Putting Color to Work in the Workplace

by inPAINT

Behr6_spreads-10Without a doubt, color can have a big impact on how people respond to a space. From soothing blues and neutrals to bold reds and oranges, color can influence how people feel and how they perform in a space, both of which are particularly important when it comes to workspaces.

According to the International Association of Color Consultants/Designers (IACC), the right color choices can:
• Improve perception and protect the eyes from unnecessary strain
• Increase efficiency and minimize errors by reducing monotony, irritation and premature fatigue
• Improve orientation and increase safety

And, to some extent, compensate for specific problems such as noise, heat, cold, dryness, and more.

In short, color matters.


“People always worry that going too bright or too bold is the worst thing,” says Beth Burns, owner of Beyond White, a color and finishes consultancy in Virginia. “But to be honest, drab is the enemy, too. It’s not just unattractive; it affects people. They sit in a boring white or builder-beige space and there’s nothing refreshing or cozy; it’s just not inspiring or pleasant to be in.”

And although she’s a color consultant, color is not the first discussion Burns has with clients when starting a new project. Instead, she starts with an analysis and then goals.

“It’s important to understand the existing space and what the goals are for it,” she says. “Is it dark or well lit? Is it hot or cold? Are there lots of separate spaces to be defined or one cohesive area? Do they want the finished space to feel formal and even intimidating or do they want a fun and funky vibe? Ultimately, it’s a combination of what you need to overcome in a space and what effect you want to achieve that drives good color choices.”


Elizabeth Brown of EB Color Consultants in Seattle, WA agrees. “Without a doubt, bland is bad. But so is color just for the sake of color,” she says. Brown likes to use color with purpose.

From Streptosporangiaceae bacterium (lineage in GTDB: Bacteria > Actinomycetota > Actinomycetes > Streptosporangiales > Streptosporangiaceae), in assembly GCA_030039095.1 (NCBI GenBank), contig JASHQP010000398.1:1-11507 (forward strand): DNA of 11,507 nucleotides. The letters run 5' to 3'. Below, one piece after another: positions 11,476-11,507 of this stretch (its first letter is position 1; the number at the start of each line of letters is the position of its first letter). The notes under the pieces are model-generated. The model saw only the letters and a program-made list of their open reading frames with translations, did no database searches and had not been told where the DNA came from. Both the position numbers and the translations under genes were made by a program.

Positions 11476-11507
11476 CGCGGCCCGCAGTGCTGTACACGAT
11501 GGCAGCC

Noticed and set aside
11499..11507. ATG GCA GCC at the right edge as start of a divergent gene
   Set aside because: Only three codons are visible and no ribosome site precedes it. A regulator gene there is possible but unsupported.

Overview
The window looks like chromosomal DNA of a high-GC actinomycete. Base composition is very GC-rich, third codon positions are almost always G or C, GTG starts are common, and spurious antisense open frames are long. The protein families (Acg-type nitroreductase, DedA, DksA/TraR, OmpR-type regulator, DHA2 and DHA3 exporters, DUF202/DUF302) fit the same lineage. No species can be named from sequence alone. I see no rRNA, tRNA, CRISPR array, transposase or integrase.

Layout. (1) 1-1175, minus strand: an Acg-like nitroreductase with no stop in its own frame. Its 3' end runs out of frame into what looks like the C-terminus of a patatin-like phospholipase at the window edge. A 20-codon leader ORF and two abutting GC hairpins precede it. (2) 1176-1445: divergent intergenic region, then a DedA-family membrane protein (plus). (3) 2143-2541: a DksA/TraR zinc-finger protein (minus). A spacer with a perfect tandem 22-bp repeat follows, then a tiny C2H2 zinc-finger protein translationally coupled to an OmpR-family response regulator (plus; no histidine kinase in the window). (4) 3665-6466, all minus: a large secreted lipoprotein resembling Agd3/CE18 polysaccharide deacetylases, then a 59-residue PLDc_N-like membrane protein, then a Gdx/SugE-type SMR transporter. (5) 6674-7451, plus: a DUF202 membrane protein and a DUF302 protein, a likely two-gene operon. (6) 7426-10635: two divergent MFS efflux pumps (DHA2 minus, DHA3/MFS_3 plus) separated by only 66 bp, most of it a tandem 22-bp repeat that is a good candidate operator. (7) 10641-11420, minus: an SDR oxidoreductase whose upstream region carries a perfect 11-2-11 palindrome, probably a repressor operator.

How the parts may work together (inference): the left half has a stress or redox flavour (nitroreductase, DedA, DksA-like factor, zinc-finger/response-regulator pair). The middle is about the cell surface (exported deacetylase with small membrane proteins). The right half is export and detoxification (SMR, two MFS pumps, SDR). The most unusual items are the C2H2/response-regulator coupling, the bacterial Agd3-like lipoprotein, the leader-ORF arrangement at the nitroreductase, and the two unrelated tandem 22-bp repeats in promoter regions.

As she explains, “Color is great for organizing and anchoring space. Even in an open-concept design, you can use color to define spaces. Say you have a long wall and along it are a copy area and a kitchen. By using a different color in those areas—either on the walls or in the flooring—you give order to the space. That’s very helpful in making people feel settled, calm, and in control.”


Karen Collins, an interior designer with JBA Architects in Newark, OH and president of the IACC-North America, says one thing that people often fail to consider when selecting color is its light reflective value (LRV).

“Especially in the case of offices where you have people staring at monitors all day, its particularly important to make sure whatever color you choose for the walls isn’t too reflective. It’s simply hard on the eyes and has a definite impact on employee productivity and general well-being,” she says.

When selecting wall colors, Collins strives for a midrange of 40% to 65% LRV.

She also cautions against using color incorrectly, as it can promote overstimulation. “If you notice on reality shows where people are forced to live in a house together,” she explains, “they use multiple colors and patterns combined in each room. At first glance that’s kind of fun, but over time it actually unsettles people and creates tension. While that may be great for ratings, it’s not so great for creating a cooperative and productive workplace.”


Choosing color is both an art and a science. The main purpose of an office is for people to be productive in whatever field they’re in. You shouldn’t let a client’s commitment to a color scheme or concept interfere with productivity. That doesn’t mean you shoot down their ideas entirely, but you can offer suggestions for ways to tone them down (lower LRVs) and perhaps incorporate key colors (accent walls or accessories) in a manner that’s in keeping with their vision—and makes the workplace truly workable.

Current Issue

Current IssueRead the current issue in page-turner format.





Free Subscription

Sign up for your FREE subscription to inPAINT magazine, delivered directly to your mailbox.

Sign up